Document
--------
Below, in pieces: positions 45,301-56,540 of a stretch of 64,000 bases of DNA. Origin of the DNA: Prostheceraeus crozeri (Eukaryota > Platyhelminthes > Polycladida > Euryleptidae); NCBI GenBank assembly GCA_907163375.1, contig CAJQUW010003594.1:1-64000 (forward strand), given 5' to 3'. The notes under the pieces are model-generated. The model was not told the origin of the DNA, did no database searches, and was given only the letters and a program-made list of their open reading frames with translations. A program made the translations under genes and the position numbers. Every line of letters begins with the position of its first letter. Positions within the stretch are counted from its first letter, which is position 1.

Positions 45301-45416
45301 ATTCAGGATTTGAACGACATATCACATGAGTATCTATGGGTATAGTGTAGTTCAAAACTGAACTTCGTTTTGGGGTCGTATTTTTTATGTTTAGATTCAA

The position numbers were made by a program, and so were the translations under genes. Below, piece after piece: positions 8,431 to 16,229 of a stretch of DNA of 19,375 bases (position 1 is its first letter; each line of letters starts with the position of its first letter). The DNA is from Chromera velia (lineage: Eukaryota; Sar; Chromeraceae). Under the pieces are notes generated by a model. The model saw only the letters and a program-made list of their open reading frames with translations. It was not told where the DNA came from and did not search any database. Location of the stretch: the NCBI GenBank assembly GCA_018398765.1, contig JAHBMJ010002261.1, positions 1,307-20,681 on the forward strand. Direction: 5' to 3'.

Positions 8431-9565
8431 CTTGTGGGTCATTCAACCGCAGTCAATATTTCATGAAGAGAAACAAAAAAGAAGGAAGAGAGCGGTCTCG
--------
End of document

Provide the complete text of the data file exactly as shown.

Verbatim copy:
Below, in pieces: positions 45,301-56,540 of a stretch of 64,000 bases of DNA. Origin of the DNA: Prostheceraeus crozeri (Eukaryota > Platyhelminthes > Polycladida > Euryleptidae); NCBI GenBank assembly GCA_907163375.1, contig CAJQUW010003594.1:1-64000 (forward strand), given 5' to 3'. The notes under the pieces are model-generated. The model was not told the origin of the DNA, did no database searches, and was given only the letters and a program-made list of their open reading frames with translations. A program made the translations under genes and the position numbers. Every line of letters begins with the position of its first letter. Positions within the stretch are counted from its first letter, which is position 1.

Positions 45301-45416
45301 ATTCAGGATTTGAACGACATATCACATGAGTATCTATGGGTATAGTGTAGTTCAAAACTGAACTTCGTTTTGGGGTCGTATTTTTTATGTTTAGATTCAA

The position numbers were made by a program, and so were the translations under genes. Below, piece after piece: positions 8,431 to 16,229 of a stretch of DNA of 19,375 bases (position 1 is its first letter; each line of letters starts with the position of its first letter). The DNA is from Chromera velia (lineage: Eukaryota; Sar; Chromeraceae). Under the pieces are notes generated by a model. The model saw only the letters and a program-made list of their open reading frames with translations. It was not told where the DNA came from and did not search any database. Location of the stretch: the NCBI GenBank assembly GCA_018398765.1, contig JAHBMJ010002261.1, positions 1,307-20,681 on the forward strand. Direction: 5' to 3'.

Positions 8431-9565
8431 CTTGTGGGTCATTCAACCGCAGTCAATATTTCATGAAGAGAAACAAAAAAGAAGGAAGAGAGCGGTCTCG